WANT TO EARN EXTRA MONEY?
- Survey Junkie: Earn up to $50 per survey with one of the highest-paying survey sites on the web. Join Survey Junkie Now
- Swagbucks: Make money watching videos, taking surveys, shopping online and more. Join Swagbucks Now & Get a $5 Bonus
- Vindale Research: One of the best survey sites on the web. Earn up to $50 per survey. Join Vindale Research Now & Get a $1 Bonus
- MobileXpression: Earn free money (passive income) just by leaving an app installed on your phone. Join MobileXpression Now & Get a Free Gift Card in One Week
A delicious sandwich wrap, a bag of potato chips, a gourmet chocolate cookie, a bottle of water, and some mint candies. That’s what my wife and I each had for lunch at the Hilton hotel a few days ago. Our cost? Nothing but our willingness to sit through a 90-minute seminar on how to flip houses for big profits.
At some point you’ve probably received an invitation to a free financial seminar where they give you a free lunch or free dinner. Some are about real estate, some propose systems for investing in stocks and options, and some cover other financial subjects and schemes.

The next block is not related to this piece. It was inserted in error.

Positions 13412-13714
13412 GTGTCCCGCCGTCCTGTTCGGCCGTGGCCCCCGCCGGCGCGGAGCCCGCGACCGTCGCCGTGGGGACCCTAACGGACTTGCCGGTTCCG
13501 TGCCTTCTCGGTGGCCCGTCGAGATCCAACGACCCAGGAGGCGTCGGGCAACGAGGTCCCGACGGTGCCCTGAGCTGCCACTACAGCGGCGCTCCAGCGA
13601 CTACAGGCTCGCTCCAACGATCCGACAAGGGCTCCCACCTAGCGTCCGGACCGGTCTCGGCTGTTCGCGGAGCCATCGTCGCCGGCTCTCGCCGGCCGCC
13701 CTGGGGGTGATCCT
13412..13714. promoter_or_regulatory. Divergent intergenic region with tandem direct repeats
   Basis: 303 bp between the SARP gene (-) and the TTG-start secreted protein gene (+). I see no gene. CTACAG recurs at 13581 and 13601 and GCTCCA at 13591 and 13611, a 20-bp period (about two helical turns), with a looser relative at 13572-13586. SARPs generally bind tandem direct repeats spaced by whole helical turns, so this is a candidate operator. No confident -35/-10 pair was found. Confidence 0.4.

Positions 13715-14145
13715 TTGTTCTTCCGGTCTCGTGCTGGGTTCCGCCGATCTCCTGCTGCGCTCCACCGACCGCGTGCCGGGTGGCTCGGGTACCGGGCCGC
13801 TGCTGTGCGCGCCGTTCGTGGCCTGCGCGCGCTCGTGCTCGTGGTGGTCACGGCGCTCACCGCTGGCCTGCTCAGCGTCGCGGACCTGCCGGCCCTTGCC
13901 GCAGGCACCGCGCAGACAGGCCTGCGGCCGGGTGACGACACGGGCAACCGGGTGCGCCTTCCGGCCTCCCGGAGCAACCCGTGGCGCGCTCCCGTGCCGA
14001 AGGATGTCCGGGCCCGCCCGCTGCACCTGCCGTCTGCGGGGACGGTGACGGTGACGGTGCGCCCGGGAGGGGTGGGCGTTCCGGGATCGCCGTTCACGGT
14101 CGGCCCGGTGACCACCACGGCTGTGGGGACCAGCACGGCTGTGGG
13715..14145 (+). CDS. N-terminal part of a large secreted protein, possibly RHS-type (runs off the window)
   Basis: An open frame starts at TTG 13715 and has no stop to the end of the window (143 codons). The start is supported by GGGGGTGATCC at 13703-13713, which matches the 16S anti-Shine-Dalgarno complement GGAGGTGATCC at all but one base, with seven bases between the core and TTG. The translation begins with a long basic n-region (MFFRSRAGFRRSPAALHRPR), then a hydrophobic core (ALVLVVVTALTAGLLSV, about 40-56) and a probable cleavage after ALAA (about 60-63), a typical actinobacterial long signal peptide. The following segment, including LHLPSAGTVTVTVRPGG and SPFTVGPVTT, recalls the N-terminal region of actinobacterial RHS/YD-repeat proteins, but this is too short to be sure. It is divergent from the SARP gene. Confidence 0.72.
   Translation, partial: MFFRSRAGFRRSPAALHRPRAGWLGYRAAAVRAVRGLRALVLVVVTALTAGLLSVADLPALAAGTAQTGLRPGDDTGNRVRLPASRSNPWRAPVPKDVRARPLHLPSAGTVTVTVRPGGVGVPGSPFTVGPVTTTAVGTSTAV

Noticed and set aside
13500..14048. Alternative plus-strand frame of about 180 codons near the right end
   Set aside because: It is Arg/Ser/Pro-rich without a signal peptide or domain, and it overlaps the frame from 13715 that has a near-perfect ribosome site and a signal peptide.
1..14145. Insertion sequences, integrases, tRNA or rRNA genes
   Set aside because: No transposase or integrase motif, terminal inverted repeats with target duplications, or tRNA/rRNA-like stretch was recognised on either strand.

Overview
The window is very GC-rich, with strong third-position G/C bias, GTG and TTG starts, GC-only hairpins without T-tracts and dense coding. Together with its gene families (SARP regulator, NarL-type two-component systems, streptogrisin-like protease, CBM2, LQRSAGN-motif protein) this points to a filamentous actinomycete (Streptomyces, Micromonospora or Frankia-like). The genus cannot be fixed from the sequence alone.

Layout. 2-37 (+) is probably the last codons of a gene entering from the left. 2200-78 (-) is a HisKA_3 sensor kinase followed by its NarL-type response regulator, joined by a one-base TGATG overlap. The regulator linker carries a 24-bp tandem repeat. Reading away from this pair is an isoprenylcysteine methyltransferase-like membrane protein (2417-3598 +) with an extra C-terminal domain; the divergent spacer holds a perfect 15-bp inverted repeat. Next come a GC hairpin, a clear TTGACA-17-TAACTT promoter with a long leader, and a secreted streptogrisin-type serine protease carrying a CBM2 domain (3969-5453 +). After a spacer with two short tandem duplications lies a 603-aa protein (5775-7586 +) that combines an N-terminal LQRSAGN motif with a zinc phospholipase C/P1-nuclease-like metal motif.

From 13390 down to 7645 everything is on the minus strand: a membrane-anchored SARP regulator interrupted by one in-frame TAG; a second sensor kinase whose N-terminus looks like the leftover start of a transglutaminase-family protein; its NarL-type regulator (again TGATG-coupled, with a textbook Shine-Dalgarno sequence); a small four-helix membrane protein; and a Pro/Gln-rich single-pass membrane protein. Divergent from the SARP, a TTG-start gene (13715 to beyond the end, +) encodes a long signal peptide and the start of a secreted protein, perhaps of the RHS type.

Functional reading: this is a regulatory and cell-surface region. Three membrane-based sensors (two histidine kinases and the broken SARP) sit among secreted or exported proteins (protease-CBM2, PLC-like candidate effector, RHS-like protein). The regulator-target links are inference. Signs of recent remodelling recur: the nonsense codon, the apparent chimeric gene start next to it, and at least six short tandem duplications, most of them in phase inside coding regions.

Maybe you haven’t yet registered for or attended one of these events. But should you?
Well, first let’s look at question that may be on your mind…
Are They All Scams?
In a 2013 Forbes article Armando Montelongo, previously the star of A&E’s “Flip This House” said he would make $100 million ($50 million net profit) that year from the 350,000 people attending his real estate seminars. His company (he was the only owner) followed the same general scheme as other financial seminar businesses. It started with a free 90-minute seminar or, more accurately, “seminar preview.”
That free event was designed to get people to sign up for the real seminar, which cost about $1,500 per couple. But apparently for just $1,500 Montelongo (or his associates — the sponsors of this type of financial seminar rarely make an appearance) couldn’t teach people how to successfully flip houses, because at that seminar attendees were encouraged to sign up for training that costs $40,000 per couple.
Not surprisingly, there were complaints from dissatisfied attendees. The attorney general’s office in Texas investigated and Montelongo settled without any admission of wrongdoing. Meanwhile, his company was rated “F” by the Better Business Bureau.